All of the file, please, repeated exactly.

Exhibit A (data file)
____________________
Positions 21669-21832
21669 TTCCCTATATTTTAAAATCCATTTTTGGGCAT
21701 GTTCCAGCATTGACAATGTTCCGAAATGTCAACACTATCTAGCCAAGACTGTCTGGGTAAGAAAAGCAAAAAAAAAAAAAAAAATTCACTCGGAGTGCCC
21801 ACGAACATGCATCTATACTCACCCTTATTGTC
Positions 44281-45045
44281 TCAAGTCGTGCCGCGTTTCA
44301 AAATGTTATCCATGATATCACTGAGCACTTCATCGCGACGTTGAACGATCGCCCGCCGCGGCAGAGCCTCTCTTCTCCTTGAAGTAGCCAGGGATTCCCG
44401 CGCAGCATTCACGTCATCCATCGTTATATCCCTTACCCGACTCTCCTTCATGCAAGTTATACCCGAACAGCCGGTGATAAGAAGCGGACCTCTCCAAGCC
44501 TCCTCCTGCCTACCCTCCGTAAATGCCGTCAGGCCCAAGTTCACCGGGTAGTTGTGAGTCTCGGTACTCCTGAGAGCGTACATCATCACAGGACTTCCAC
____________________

Positions 21669-21832
21669 TTCCCTATATTTTAAAATCCATTTTTGGGCAT
21701 GTTCCAGCATTGACAATGTTCCGAAATGTCAACACTATCTAGCCAAGACTGTCTGGGTAAGAAAAGCAAAAAAAAAAAAAAAAATTCACTCGGAGTGCCC
21801 ACGAACATGCATCTATACTCACCCTTATTGTC
Positions 44281-45045
44281 TCAAGTCGTGCCGCGTTTCA
44301 AAATGTTATCCATGATATCACTGAGCACTTCATCGCGACGTTGAACGATCGCCCGCCGCGGCAGAGCCTCTCTTCTCCTTGAAGTAGCCAGGGATTCCCG
44401 CGCAGCATTCACGTCATCCATCGTTATATCCCTTACCCGACTCTCCTTCATGCAAGTTATACCCGAACAGCCGGTGATAAGAAGCGGACCTCTCCAAGCC
44501 TCCTCCTGCCTACCCTCCGTAAATGCCGTCAGGCCCAAGTTCACCGGGTAGTTGTGAGTCTCGGTACTCCTGAGAGCGTACATCATCACAGGACTTCCAC